Sachs, Jeffrey, “Conditionality, Debt Relief, and the Developing Country Debt Crisis,” in Developing Country Debt and Economic Performance, ed. by Jeffrey Sachs (Chicago: University of Chicago Press, for NBER, 1989).
Schacht, Hjalmar, “The New German Currency” in European Currency and Finance, ed. by John Young (Washington: Commission of Gold and Silver Inquiry, U.S. Senate, 1925).
Julio A. Santaella is an Economist in the Research Department, He holds a Ph. D. from the University of California, Los Angeles. This paper draws on two chapters of the author’s Ph. D. dissertation. Comments by Sebastian Edwards, Jeffrey Frieden, Arnold Harberger, Daniel Heymann, Malcolm Knight, Axel Leijonhufvud, Kenneth Sokoloff, and Jean-Leaurant Rosenthal are gratefully acknowledged.
Dorrtbusch, Sturzenegger. and Wolf (1990) describe these issues. In this section, the terms stabilization and adjustment are used interchangeably.
See Barro (1986) and Backus and Driffill (1985). Blackburn and Christensen (1989) survey the literature. See also Persson and Tabellini (1990) for a comprehensive review of the literature on time inconsistency and modern political economy.
The credibility and financing arguments for external intervention are not the only possible explanations. Countries can also rely on an external agent to get technical assistance, in fiscal, monetary, or other areas. A different explanation from the public choice literature suggests that governments use external agents as scapegoats and blame them for undertaking painful adjustment programs and other “dirty work.” See, for example, Vaubel (1986).
Garber and Spencer (1992) describe the League’s involvement in Austria and Hungary. This paper emphasizes the enforcement of each of the six reconstruction schemes as a necessary condition to increase the likelihood of the program’s success in effecting a change of regime.
The financing for the refugee settlement schemes was aimed at meeting specific expenses to settle them.
For example, in the two Greek schemes the International Financial Commission, which had been used by foreign creditors since 1898 to control some state revenues assigned as security to foreign loans, continued to function during the period of the League’s involvement. In the case of Danzig, a High Commissioner had already been appointed by the League to reside there, because, according to the Treaty of Versailles, Danzig was made a free city under the protection of the League.
The significance level is 0002. The test was performed by ordering the countries according to their percentage currency depreciation during the period of nonconvertibility (third column of Table 7) and sorting the countries that were above and below the median country. The test then analyzed the relative position of countries with and without external loans with respect to the median countryto determine if their currency depreciation was the same (null hypothesis). Those countries that issued a national currency for the first time (Danzig and Lithuania) were excluded.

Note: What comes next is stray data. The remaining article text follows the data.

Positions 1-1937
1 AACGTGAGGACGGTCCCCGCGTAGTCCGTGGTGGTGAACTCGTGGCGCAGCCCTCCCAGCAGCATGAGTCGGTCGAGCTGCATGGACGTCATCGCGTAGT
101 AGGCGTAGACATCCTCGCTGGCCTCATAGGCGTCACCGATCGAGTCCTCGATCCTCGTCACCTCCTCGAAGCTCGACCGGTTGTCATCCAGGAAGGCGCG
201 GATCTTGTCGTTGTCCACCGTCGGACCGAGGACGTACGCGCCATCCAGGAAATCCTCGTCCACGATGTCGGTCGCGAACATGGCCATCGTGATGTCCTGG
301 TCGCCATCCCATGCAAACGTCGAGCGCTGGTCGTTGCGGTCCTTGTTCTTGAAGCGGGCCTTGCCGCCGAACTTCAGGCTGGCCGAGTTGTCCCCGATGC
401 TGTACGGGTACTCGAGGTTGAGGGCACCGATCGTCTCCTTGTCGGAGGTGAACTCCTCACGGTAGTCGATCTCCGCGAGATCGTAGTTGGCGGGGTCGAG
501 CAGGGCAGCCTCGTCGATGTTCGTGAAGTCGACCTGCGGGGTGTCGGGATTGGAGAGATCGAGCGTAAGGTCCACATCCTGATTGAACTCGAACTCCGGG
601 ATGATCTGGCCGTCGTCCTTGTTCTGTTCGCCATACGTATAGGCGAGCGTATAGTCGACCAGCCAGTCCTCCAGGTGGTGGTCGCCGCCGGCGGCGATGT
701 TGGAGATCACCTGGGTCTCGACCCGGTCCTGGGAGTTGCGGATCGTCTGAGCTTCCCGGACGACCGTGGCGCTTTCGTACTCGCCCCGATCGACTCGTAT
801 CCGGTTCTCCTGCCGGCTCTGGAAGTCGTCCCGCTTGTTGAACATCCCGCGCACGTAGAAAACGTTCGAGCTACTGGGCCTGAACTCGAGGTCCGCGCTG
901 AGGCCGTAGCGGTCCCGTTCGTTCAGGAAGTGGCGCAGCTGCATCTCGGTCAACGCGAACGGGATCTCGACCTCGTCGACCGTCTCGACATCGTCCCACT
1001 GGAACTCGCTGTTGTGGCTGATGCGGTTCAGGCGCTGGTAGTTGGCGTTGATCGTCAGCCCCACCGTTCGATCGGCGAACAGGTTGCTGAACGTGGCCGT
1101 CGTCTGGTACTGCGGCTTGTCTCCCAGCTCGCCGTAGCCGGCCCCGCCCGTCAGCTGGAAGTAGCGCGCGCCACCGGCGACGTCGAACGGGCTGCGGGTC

Further support for this statement comes from the fact that there was recourse to external loans in all the high-inflation episodes studied by Dornbusch and Fischer (1986).
The Eesti mark of Estonia was stabilized in 1924, well in advance of the 1927 loan obtained by Estonia through the League. It is thus plausible that the external involvement was not anticipated at the moment of the stabilization. Danzig was dropped from the analysis owing to a lack of data for 1923.
The significance level is 0.024.
The same is admitted by the Reparation Commission (as quoted in Bresciani-Turroni (1937, p. 339)).
The degree of external control in the Polish case seems very mild.
Bulgaria and Greece are probably misclassified because they did not exhibit exchange rate depreciations as large as those in the hyperinflation countries. In the case of the Italian misclassification, it is likely due to the substantial fiscal deficit.
Similar results are obtained by running logit regressions instead of the probit specification, as well as by lagging the variables one period instead of using current values.
This performance seems to be compatible with the evidence found by Harberger and Edwards (1980) in their study of modern devaluation episodes. They found that countries that abandoned a fixed exchange rate reacted to a decrease in their equivalent measure of BACK only after it had reached a critical level. A similar scenario in which a critical value of BACK triggers external enforcement of a stabilization program may be possible in this sample.